A little drawing, some flowers and a story of life and death
September 25, 2013 § Leave a comment
I go through phases of wanting to blog. I gave up on this blog mainly because it had no real focus. I’m only coming back to it today, over a year after my last post, because I think it’s a better space than a facebook status to write a somewhat long post about whats been going on recently.
I honestly didn’t think I’d post about this. Steve and I have experienced pain and loss on a very personal level and sharing that publicly feels awkward. I don’t write to seek attention or pity. I write this because within some very hard moments I’ve experienced, there has also been beauty.
Tonight I spent time with my husband (which is rare these days) and with some close friends of ours who’ve been living in Egypt. We shared a recap of the recent hard days with them and after revisiting what happened after a few weeks now, I realized I was seeing those days with a little more clarity than when I was experiencing them. I wanted to write my thoughts out, so here I go, typing to whoever wants to listen, because I know I’m not alone and someone else might get some clarity from them as well.
On Sunday morning, July 28, Steve and I found out we were pregnant. There is so much I could write here. We were so excited about this gift of life. But at 9 weeks, things didn’t seem right. I called my doctor and she got me in that day for an ultrasound. What she found was that our little tiny gift had stopped developing at 5 weeks. It was painful to hear that our baby that we’d been imagining as the size of a raspberry had actually never developed beyond the size of a sesame seed. There are miscarriages that would be harder to experience than what I did. And I’m as thankful as I can be that it was as early on as it was. But we not only felt the loss of this tiny life, but the loss of expectations and excitement for our growing family. That tiny life was here, if only for a brief moment, and I will never forget.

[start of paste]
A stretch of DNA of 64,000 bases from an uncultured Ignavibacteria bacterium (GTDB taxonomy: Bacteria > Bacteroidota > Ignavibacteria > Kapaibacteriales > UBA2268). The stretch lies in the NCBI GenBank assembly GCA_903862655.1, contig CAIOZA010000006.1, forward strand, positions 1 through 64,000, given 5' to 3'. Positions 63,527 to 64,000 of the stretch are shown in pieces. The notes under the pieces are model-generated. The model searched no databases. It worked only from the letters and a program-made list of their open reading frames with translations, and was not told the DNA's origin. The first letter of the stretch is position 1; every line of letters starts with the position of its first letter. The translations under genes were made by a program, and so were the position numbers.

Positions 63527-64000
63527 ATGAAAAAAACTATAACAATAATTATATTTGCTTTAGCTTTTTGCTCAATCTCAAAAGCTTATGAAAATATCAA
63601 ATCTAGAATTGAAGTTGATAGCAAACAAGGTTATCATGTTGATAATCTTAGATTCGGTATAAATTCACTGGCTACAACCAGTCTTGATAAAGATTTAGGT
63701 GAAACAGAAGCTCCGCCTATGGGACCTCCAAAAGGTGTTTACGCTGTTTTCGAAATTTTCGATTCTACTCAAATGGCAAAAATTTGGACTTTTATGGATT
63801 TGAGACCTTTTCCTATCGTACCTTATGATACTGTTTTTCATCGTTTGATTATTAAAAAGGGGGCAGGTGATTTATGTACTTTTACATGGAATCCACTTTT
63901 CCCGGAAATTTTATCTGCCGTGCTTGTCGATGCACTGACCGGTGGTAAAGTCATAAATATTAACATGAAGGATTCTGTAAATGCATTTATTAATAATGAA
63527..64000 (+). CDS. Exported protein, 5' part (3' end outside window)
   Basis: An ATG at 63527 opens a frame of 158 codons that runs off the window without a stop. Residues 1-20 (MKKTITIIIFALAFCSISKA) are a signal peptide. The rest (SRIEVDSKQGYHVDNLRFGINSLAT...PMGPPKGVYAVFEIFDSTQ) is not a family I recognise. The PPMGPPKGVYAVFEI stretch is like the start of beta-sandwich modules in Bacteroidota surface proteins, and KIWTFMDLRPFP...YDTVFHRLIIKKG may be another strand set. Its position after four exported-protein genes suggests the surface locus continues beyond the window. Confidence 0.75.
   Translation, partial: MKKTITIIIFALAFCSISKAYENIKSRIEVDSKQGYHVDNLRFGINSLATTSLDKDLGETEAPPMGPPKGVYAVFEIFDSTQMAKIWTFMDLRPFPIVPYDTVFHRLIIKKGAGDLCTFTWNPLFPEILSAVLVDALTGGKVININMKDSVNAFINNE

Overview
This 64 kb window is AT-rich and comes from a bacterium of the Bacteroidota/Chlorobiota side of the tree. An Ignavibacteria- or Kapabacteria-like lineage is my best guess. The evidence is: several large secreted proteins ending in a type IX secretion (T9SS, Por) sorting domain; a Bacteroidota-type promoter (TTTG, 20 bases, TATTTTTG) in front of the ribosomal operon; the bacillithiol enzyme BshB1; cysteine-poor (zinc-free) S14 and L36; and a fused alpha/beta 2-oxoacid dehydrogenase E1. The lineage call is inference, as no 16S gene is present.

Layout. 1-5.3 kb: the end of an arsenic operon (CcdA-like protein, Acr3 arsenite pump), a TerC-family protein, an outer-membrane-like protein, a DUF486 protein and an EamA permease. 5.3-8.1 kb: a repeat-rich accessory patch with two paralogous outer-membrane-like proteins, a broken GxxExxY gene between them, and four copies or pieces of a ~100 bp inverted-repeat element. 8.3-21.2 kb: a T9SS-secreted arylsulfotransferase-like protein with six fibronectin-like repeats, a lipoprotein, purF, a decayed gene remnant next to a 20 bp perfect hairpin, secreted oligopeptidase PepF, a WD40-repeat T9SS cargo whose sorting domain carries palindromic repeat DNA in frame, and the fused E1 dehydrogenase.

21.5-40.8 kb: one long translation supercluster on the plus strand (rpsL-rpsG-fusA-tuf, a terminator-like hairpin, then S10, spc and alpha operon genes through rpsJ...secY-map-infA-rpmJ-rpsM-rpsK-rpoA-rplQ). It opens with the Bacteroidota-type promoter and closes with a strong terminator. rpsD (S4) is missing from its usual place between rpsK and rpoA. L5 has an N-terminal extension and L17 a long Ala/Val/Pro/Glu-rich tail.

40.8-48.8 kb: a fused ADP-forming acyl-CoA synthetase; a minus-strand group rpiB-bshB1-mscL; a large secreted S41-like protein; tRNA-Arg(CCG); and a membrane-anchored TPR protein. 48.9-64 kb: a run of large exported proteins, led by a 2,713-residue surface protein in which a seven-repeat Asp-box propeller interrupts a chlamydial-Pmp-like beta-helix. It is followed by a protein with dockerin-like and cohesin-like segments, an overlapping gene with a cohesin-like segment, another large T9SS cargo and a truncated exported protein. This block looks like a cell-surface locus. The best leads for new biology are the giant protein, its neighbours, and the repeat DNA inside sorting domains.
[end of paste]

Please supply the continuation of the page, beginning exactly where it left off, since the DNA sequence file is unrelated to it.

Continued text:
The next morning, I woke up and went to Starbucks. Starbucks is a great place to get some comfort in a cup. Especially when you haven’t caffeine in 2 and a half months. But it was Saturday morning in Clintonville, which in the summer means that there are lots of people out because of the Farmer’s Market. And that means there were bustling pregnant women and baby strollers everywhere. I’ve realized pregnant women and new moms are probably the healthiest people out there and that day, I confess, I hated every one of them. There were so many, I couldn’t have counted. At the time, it just felt so unfair. But tonight we drove through that same strip in Clintonville and I shared that horrible hatred I had to Steve and realized that I haven’t felt that way toward any new moms or moms-to-be in a couple weeks. In fact, I am even happier for them now than I remember being before all of this.
The photo above is from Church last weekend. After the sermon, we had to get into groups of 2 or 3 and share a time in our life that was related to the message. This story was new but it made sense to share it. After we each shared our stories, we had to draw someone else’s story. The picture above is what someone drew for mine. I hadn’t said anything about Jesus or whether or not I think our baby is a soul in heaven now. Maybe. That would be amazing. But seeing this picture gave me comfort. The experience of losing the pregnancy had brought me to a place where I felt I needed God, more than I had in a long time.
Soon after I had that terrible ultrasound, I received flowers from dear family members and my sweet husband. One of the bouquets lasted longer than the others and tonight when we got home I noticed that all the flowers in it had finally died. I looked at them for a while and thought about how these flowers were blooming bright and smelling strong when I needed them. Now, I had forgotten to look at them to find a glimpse of beauty in this life because it has become a bit easier to see it around me again. There they were with lifeless petals falling to the ground and me, thankful that they were here when they were alive.